The last time I posted, we were experiencing the early stages of the worst snowstorm Barcelona has had since 1962. Yes, that's right: around 3 inches (max) of accumulation constitutes the worst snowfall in 45+ years. According to our tour guide on Tuesday (not the one from Sunday, who lost her voice after an afternoon with us, nor the one from Monday, who was apparently freaked out by the snow situation and wouldn't come back), 3000+ Barcelonians spent Monday night in emergency shelters in schools and other public buildings because they could not get home in the snow, and the local politicians are pointing fingers at each other about Barcelona's inability to handle the freak storm. As we GBE'ers spent Monday afternoon trapped on a bus driving up and then immediately back down winding, icy roads on Mount Tibidabo, we had the chance to observe what happens in a city where whole generations have never seen snow:
-middle school students scooped snow off of cars stuck in the traffic jam and hurled it at one another;
-every woman in the city who owns a fur coat dug it out of her closet;
-apartment residents crept out onto balconies to take pictures;
-particularly brilliant local residents attempted to remove the accumulating snow from their driveways by dousing them with water from their garden hoses; and
-dozens of scooter owners walked their immobilized vehicles up slippery hills.
While it was fun to see everyone enjoy the once-in-a-lifetime precipitation, it did put a little bit of a damper on our tourist plans for the day. I'll need to head back to the Sagrada Familia to look at the facades without blustery wind whipping snow into my face, and we were all bussed-out by time we got back to the hotel that night. Yesterday, in the aftermath of the storm, we hiked up a very, very icy hill to IESE (again, hosing down ice and snow is not an effective method of removal) and saw all of the wreckage caused by the storm, including numerous downed trees (including on top of a tour bus), abandoned cars, etc. The most funny part of the morning may have been watching a public works crew carrying what looked like a witch's broom (think branch handle and twig bristles) and a cauldron of sand as they set out to conjure up a solution to the snow curse. No joke.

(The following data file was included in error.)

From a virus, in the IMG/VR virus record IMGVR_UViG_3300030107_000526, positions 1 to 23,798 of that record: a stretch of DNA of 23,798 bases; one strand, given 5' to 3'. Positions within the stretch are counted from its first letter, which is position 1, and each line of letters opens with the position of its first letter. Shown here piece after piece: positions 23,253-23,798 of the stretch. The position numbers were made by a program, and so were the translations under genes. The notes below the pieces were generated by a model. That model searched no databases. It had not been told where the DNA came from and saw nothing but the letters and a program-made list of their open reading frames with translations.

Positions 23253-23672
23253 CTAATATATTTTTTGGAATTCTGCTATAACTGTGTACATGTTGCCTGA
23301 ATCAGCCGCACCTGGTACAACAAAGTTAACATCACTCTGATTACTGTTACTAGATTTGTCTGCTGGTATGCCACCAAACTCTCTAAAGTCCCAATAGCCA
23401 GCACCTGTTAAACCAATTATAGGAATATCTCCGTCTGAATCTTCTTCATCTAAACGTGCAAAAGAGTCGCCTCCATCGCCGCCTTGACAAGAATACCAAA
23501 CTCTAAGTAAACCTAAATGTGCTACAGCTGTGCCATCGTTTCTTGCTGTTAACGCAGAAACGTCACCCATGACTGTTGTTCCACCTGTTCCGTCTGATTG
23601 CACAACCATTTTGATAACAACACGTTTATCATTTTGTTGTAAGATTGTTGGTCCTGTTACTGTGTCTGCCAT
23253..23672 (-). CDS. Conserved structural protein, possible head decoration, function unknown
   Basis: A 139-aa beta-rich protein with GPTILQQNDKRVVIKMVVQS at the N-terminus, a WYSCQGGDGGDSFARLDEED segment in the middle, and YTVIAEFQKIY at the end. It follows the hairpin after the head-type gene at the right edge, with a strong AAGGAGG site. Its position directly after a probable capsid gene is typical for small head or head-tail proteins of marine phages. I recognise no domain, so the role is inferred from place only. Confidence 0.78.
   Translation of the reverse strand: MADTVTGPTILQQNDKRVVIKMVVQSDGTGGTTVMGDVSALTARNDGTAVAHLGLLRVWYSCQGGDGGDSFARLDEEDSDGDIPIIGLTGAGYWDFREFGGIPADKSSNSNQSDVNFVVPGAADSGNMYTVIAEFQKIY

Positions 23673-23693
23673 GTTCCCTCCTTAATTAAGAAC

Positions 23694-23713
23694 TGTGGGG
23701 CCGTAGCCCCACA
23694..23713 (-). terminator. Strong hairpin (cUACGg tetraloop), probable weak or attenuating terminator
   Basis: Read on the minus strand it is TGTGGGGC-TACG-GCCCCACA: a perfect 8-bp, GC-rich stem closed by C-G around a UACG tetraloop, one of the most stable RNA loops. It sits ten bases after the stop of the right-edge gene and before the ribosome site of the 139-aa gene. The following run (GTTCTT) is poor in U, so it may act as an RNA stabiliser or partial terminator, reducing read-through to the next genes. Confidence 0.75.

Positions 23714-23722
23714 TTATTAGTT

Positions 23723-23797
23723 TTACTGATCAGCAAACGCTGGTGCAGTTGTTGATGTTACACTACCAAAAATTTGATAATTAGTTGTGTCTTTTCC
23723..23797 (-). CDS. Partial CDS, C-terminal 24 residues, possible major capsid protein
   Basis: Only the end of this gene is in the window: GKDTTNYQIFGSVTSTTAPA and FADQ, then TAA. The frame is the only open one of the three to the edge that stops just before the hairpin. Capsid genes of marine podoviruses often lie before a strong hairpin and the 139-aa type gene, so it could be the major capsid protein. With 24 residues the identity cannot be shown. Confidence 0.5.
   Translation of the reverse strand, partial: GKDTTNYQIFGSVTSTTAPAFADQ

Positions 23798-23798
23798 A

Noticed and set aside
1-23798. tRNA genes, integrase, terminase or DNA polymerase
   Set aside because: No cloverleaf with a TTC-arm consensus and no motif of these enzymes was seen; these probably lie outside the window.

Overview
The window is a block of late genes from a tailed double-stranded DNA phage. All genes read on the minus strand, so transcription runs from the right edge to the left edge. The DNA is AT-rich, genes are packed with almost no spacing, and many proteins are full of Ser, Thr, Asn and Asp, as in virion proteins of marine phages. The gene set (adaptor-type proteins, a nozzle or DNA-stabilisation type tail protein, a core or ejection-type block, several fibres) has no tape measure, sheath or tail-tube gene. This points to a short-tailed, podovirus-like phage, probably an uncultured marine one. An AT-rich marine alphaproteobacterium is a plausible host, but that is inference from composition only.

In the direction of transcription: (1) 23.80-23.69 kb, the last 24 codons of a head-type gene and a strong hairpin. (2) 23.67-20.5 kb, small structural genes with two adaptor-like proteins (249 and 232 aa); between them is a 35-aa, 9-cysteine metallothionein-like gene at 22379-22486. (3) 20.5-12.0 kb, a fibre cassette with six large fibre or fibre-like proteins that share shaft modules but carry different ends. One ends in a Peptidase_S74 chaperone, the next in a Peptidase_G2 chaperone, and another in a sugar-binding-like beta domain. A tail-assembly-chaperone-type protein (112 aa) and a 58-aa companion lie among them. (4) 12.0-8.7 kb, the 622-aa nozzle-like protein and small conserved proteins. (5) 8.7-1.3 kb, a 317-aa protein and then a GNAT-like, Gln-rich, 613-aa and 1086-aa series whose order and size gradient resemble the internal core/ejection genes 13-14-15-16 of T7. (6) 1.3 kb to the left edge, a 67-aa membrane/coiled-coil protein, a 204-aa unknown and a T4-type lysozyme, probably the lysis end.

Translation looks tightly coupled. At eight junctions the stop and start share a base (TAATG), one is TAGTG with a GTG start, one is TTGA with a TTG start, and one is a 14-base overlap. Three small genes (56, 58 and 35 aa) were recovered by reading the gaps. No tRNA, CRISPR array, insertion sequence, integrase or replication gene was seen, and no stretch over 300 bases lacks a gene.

After a classroom session on Tuesday morning, we again boarded our trusty bus to take a tour of Barcelona, including Porto Olimpico and the Olympic stadium for the 1992 summer games, buildings erected for various World's Fairs, and other important sites. We also visited the Picasso Museum and did a walking tour of the old city area, including the Catedral de Barcelona. Last night, we grabbed tapas and wine and walked down Las Ramblas before taking the metro back to the hotel.
Today, we took a break from class for an all-day field trip to Figueras (to see the Dali museum), Girona (to see the Jewish Quarter), and Besalu (to see the old town and Jewish baths). Again, pictures will follow. We are currently on the bus back to Barcelona, where we will rest up before heading out to dinner and to celebrate SS's 30th bday (which was Monday; we delayed celebrating until we could count on sleeping in the next morning). It should be tons of fun.
Tomorrow is our day off, so I'll need to figure out what to do with myself besides returning to Sagrada Familia. Hopefully, the weather will stay sunny!